Menopause & Your Skin: How Your Skin Changes

The changes that happen to our bodies before, during, and after menopause play a part in how we take care of our skin and what products we use, but understanding hormones and their role really helps us respond to these changes. For many years there was a mystery and maybe even a taboo of talking about how women age, but that time has passed. Let’s be forewarned and armed with information as we take a look at how we can protect, strengthen and care for our skin.


But first, what is menopause?

Menopause is defined as the time when a woman’s reproductive years end. For some people, this can be an emotional time. Rather than look at it as an ending, it can also be seen as a beginning. Because hormones are involved in every change that happens, emotions sometimes ride high, but we can embrace this time and prepare for it with tools and knowledge.

For most women, menopause begins at age 50-51, but some women may start as early as their mid to late 40s. Before that time, there is a period called “perimenopause” which is defined as about an 8-10 year period preceding menopause, and skin can become drier as hormones begin to fluctuate. Studies show that approximately 85% of all women experience strong hormonal symptoms during this period of time. The period of time after menopause has completed (1 year without a period), is called “post-menopause”, and has its own challenges.




What are the changes in our skin during perimenopause and menopause?

Dry skin, wrinkles, and even acne can trouble women during menopause. For many women, their once tried and tested skin care routine will change completely. Estrogen levels drop while androgens (male sex hormones) can remain constant. The decrease in estrogen affects every part of the body, including our largest organ: skin. Skin can become dry, sagging, and wrinkles can develop. One thing that a decrease in estrogen does is lower the key protein in the skin: collagen. Almost a third of our collagen supply is lost within the first five years of menopause.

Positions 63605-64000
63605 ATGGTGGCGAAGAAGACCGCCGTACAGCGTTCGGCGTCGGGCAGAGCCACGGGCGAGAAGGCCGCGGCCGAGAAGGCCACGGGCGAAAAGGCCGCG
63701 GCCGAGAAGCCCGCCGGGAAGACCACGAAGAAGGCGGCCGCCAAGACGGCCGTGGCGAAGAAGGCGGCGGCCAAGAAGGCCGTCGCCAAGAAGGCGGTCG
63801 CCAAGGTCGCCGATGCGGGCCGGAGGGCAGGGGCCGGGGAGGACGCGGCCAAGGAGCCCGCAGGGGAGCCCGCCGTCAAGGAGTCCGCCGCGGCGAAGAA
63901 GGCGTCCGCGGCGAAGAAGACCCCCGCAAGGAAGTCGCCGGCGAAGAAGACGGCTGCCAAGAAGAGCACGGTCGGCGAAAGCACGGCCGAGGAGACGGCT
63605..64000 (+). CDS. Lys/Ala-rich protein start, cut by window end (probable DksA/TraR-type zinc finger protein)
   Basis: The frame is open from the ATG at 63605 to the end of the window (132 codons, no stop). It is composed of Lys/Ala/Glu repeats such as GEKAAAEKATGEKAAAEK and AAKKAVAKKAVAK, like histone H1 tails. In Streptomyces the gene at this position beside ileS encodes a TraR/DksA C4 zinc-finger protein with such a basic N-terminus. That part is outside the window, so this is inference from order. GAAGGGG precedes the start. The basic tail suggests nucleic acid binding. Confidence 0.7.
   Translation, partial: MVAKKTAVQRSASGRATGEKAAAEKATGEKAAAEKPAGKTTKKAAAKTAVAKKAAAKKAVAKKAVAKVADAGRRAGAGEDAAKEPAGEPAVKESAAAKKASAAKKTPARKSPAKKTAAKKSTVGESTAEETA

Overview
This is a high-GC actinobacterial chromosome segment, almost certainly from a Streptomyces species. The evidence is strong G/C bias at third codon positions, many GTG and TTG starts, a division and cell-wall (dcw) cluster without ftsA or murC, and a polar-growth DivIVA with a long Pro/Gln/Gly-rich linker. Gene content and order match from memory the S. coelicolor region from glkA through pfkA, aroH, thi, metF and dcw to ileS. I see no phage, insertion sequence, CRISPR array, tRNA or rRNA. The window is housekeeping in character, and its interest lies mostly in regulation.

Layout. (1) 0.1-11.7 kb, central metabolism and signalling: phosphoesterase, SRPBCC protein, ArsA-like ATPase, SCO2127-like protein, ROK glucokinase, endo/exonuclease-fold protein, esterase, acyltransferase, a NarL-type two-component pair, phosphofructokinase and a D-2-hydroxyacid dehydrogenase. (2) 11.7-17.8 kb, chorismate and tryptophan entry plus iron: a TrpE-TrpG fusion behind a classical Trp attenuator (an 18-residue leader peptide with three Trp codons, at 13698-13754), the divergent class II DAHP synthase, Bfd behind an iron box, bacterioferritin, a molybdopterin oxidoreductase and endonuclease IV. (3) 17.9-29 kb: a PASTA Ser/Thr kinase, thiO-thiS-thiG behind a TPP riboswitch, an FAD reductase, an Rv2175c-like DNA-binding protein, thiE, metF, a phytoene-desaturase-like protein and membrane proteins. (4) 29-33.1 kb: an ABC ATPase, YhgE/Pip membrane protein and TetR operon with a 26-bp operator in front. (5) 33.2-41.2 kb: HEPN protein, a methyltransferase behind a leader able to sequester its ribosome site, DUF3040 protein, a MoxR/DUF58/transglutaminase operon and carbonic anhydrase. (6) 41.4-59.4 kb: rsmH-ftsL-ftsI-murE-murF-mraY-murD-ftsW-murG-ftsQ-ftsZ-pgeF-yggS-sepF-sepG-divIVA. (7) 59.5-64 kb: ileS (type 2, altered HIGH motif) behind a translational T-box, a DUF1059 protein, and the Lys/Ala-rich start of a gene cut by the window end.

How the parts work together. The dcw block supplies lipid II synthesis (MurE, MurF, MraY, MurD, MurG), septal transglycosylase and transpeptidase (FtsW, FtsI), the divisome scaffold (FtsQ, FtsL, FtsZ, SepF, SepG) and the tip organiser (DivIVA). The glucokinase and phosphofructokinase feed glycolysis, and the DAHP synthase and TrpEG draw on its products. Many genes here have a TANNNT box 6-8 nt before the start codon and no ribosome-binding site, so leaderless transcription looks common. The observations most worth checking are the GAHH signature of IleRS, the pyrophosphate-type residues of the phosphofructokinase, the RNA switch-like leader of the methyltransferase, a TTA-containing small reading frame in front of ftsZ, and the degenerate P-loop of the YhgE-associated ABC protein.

Most people know that collagen is an important building block for strong structured skin. It is associated with age for a reason: plentiful when we are young, decreasing with age. As estrogen levels reduce during menopause and perimenopause, skin changes include thinning skin, and less blood flows to the upper layer of the skin. Most women will look at their skin and just see that it looks dull or dry, and they are not wrong. Skin becomes less hydrated, which in turn leads to the formation of wrinkles. Collagen makes skin plump looking and elastic. As our collagen supplies diminish, skin loses its elasticity, and will not “spring back” as it did in previous years.

Previously glowing skin may become dull in appearance as hormone levels decline. Menopause and itchy skin go hand in hand. Many women complain of abnormal sensations to their skin like numbness, tingling or a crawling sensation.

If this weren’t enough, some women who have not had a break out in years, may suddenly see acne returning. Skin pigmentation may darken in spots or patches.



Are Menopausal Symptoms Genetic?

Some women may have a genetic predisposition to thin skin. If you look at your mother, aunts or other ladies in your family, you may see that they all seem to get their wrinkles in the same places. Some families may have a tendency to get many vertical lines, above the mouth, and down the cheeks or neck. Other families may not have anything like this, but may develop deep lines between the eyes, or deep creases down from the nasal folds. How your own wrinkles develop may have a lot to do with the places where your muscles are under the skin, and may have something to do with having thinner, thicker, or oilier skin before menopause.